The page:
It took all of zero seconds for the decision to be made, bet.
On this morning's AM Joy, Reverend William Barber, President of the North Carolina NAACP, announced that his group plans to sue (likely in Federal Court because that's how you deal with the well-known garage band Jim Crow and the Confederacy) over this week's Republican legislature coup.
Barber didn't mince words connecting this week's power grab with the segregationist impulse that has defined southern Republican politics since 1964.
[VIDEO] PROTESTOR: I can defend my country. But somebody that tell us we can't exercise our constitutional rights. So when I knock on this door today, I knock on this door for freedom! I knock on this door for democracy! I knock ON this door for North Carolina!
JOY ANN REID: Welcome back to AM Joy. Dozens of protesters, including the veteran you just saw, were arrested on Friday in the North Carolina General Assembly where hundreds gathered to oppose what they're calling a power grab by GOP lawmakers. In an extraordinary move, outgoing Republican Governor Pat McCrory, signed a bill stripping the incoming Democratic Governor of some key powers. The bill substantially limits Governor-elect Roy Cooper's authority to make appointments to the Election boards, to reduce Democrats' power over election boards which determine things like how many voting sites each precinct will get. The state's Republican-controlled General Assembly took advantage of an impromptu special session that was supposed to be about disaster relief, after spending weeks contesting Cooper's narrow victory. McCrory finally conceded on December 5th, but with the backing of state Republicans is fighting to ensure that if he can't run North Carolina, neither will his successor. Joining me now from Raleigh is William Barber, President of the North Carolina NAACP, and founder of the Moral Mondays movement. Thank you so much for being here.
REV WILLIAM BARBER: Thank you so much, it's been a long night. Nearly 100 people have actually gotten arrested. That young man was one of them. He was a former warrior in Afghanistan. And we were locked out of the gallery. People simply wanted to go in and watch. In a form of almost fascism they didn't want to let people speak up and we literally knocked on the doors to get in and they arrested people for doing that.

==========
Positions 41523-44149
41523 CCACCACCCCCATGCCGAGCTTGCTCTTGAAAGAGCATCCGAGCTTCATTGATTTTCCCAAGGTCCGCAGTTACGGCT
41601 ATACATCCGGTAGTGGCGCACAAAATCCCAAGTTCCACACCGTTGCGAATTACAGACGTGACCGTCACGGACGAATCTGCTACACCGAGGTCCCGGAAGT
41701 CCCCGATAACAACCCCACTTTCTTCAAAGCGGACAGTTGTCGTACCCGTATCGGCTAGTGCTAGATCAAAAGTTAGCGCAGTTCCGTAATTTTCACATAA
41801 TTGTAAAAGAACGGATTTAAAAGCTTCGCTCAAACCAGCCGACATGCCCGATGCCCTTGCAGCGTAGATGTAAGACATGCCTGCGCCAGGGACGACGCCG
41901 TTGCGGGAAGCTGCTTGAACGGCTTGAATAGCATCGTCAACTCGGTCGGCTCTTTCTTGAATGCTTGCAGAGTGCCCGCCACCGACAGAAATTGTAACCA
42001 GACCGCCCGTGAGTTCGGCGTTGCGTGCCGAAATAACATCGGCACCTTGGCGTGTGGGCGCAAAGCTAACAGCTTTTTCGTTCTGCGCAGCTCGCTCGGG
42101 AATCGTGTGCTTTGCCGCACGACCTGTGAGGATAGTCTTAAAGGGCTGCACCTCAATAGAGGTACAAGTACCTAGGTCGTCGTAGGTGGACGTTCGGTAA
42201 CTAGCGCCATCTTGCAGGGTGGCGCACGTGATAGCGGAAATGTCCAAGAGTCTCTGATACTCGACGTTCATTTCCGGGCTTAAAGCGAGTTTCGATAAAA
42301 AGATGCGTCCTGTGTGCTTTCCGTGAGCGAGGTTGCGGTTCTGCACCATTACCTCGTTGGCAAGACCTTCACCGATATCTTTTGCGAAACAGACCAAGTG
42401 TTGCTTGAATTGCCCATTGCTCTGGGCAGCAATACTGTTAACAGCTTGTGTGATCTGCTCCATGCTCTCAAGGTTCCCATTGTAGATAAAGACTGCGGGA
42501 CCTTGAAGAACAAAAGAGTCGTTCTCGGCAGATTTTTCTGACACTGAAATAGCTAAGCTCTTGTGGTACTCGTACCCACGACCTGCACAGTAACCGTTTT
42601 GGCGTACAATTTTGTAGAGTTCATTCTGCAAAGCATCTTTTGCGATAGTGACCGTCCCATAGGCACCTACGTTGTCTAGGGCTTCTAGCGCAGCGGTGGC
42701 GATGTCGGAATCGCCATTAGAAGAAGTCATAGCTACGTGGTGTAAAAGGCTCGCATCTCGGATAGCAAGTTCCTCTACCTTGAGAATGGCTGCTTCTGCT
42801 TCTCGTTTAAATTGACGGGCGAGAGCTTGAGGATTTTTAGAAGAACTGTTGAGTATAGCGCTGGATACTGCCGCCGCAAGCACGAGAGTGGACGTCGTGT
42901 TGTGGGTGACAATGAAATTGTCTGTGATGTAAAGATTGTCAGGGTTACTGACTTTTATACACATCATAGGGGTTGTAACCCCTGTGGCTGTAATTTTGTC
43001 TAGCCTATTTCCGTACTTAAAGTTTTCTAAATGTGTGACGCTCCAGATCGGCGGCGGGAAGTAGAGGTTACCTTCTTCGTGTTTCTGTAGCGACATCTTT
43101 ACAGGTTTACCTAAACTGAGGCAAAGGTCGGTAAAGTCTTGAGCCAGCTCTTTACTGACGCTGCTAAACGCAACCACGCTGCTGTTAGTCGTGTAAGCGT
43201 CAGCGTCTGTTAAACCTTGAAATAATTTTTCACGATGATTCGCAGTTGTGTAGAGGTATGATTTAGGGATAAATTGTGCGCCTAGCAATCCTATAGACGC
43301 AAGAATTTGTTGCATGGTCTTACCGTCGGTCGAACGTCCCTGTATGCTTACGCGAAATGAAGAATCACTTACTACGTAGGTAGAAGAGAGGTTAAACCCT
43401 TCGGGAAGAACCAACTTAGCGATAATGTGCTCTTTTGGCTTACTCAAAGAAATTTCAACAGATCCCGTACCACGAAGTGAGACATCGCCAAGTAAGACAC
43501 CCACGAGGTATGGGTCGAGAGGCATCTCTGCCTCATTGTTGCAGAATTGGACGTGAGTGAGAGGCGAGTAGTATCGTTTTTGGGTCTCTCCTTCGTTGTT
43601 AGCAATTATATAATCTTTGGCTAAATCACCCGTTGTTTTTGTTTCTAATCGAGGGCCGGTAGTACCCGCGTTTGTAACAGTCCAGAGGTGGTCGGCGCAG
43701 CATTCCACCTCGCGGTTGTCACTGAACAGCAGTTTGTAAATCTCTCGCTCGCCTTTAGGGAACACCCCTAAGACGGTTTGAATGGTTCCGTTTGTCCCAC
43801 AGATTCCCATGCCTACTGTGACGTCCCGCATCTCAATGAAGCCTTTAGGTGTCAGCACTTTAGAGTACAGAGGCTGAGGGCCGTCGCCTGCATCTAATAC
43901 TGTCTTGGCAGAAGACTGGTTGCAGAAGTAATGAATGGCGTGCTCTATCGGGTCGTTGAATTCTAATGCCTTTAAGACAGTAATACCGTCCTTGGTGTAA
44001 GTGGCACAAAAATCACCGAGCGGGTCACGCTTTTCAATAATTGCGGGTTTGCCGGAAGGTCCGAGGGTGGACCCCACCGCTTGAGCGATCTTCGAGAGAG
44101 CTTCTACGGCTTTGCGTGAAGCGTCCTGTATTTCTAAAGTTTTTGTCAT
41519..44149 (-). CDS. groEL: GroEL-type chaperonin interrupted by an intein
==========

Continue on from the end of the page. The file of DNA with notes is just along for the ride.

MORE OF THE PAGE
REID: As we know, as of 11:30 last night, 45 protesters had been released and we'll just await an update the status of people arrested. I want to play for you, Reverend, Representative Nelson Dollar. He is a Republican State Representative who was defending the passage of these bills, stripping the incoming governor of his powers. Let's take a listen.
[VIDEO] REP NELSON DOLLAR (R): This is majority rule. We have elections. Elections have consequences. Elections provided us a new governor. But those same elections, that same electorate, provided super majorities the same as in this current session.
REID: You can hear protesters chanting in the background. How do you respond to that, Reverend Barber?
BARBER: It sounds a lot like segregationist talk when they used to have -- said they had the majority. But a majority does not give you the right to run roughshod over the constitution. This -- these Republican extremists have a special kind of low and a thirst for power to lie the way they do.
So let me clear up the record.
First of all, this legislature is unconstitutionally constituted. The courts have ruled, they only have a super majority because of racist gerrymander in which now the courts have demanded have to be redrawn and we have to have a special election next year.
Number two, 13 times this legislature has passed unconstitutional laws that the courts have overturned. That's why we are in the moral movement to fight them, because they have a propensity to do this.